Thoughts after singing a premiere work in concert

Our LGBTS community chorus did the premiere of a new piece of music by Nathan Hall (I am in Love with the World), and now I’m sorting out my feelings about it. It was like 40 of my friends all chose to go out on a vocal tightrope, and trust that we were singing the music the way the composer wanted, based on the thoughts of our director, who had only heard the notes played on piano/electric keyboard. It’s based on Maurice Sendak’s words (not his creations), and many of us are fans of his work — The Night Kitchen, Where the Wild Things Are. So we wanted to do justice to his life with an amazing 15 minutes of song.We got so much help. We focused so hard on the parts since December, if not before, with recordings of our notes tapped out on an electric keyboard. And then we all crammed into the front of a church (around the marble baptismal font, and trying not to lean on the lectern), and sang the piece for the composer (who had never heard it sung) and the librettist (ditto). The piece is based on an interview done with Maurice Sendak, and it’s based on what he said about his life. It’s deeply moving. It was amazing to be surrounded by all the sound, and see the connections with the audience. Some audience members were sobbing at parts, laughing at others. I was told that Nathan, the composer, was a bit of a wreck, which makes sense, because he’d never heard the whole piece except in his head.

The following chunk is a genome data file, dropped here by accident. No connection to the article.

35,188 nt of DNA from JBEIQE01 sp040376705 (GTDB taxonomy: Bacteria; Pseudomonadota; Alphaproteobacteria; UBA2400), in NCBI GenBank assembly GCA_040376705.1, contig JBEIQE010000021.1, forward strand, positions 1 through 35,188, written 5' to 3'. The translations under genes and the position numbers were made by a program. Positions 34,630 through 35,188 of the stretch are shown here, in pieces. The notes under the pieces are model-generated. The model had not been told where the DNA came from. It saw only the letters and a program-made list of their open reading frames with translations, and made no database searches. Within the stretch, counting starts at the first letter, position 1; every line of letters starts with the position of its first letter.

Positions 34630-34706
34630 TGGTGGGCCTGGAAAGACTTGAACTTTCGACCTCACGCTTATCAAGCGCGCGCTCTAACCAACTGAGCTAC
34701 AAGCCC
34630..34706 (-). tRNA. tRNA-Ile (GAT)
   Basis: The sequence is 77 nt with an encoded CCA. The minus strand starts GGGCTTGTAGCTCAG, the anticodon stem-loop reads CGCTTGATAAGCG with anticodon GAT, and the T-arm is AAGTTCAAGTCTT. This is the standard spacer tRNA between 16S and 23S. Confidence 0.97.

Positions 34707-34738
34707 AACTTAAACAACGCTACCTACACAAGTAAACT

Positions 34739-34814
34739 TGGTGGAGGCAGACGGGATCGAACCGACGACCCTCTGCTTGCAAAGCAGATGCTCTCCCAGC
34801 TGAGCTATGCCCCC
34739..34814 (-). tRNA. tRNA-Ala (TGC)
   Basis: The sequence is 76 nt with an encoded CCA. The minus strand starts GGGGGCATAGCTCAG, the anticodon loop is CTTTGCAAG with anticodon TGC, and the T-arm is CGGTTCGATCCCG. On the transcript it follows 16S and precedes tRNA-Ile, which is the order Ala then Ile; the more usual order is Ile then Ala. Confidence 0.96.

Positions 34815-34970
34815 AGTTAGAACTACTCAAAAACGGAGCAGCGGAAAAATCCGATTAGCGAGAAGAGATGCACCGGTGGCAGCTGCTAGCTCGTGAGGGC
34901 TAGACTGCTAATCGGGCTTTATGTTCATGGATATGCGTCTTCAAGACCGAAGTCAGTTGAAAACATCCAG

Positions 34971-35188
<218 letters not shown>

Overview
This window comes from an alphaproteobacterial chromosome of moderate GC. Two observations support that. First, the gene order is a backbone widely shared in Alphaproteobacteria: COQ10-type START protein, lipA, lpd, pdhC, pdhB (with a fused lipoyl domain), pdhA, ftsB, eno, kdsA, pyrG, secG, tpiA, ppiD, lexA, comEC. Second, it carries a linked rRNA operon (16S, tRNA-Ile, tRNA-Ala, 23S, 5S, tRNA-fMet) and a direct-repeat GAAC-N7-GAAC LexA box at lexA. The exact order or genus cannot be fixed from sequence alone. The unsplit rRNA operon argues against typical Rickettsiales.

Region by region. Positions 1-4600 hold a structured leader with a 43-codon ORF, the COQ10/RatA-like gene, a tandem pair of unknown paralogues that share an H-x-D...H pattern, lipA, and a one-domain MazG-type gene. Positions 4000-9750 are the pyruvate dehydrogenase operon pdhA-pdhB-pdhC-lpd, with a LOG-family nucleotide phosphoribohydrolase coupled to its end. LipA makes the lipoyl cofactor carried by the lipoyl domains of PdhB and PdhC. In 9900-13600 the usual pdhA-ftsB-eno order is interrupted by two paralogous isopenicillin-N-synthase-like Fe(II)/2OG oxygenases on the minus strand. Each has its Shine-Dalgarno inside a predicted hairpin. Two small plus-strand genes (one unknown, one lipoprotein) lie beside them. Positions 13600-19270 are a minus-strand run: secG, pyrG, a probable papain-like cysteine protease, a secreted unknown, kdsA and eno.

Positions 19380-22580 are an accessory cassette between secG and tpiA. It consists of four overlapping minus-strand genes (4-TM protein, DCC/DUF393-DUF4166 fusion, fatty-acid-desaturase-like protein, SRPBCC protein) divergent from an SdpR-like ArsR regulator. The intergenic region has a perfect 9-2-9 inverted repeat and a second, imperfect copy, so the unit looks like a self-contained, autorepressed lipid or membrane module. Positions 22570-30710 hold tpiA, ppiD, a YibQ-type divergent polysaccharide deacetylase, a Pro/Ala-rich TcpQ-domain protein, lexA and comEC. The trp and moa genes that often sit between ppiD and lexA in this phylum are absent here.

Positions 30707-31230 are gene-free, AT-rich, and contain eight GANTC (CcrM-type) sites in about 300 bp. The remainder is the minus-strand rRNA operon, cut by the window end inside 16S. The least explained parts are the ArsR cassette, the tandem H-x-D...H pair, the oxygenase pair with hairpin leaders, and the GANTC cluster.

I’ve been told the composer is being interviewed on Minnesota Public Radio. Here’s a link to the information: http://www.mprnews.org/story/2014/06/13/daily-circuit-sendak-music.  I’ve been told that a bit of our recording will be used in the background. You might be able to stream it online if you’re not in the Minnesota area. Another chorus on the West coast will be doing the same piece. If you’re near San Francisco, and you have a chance to go hear their performance — please do! San Francisco: it’s an amazing ride, and a truly lovely piece of music. I’m still sorting out my feelings, now that it’s over. And wishing I could have been in the audience — I still don’t really know what we sounded like, since I was surrounded by everyone else and too close to it.

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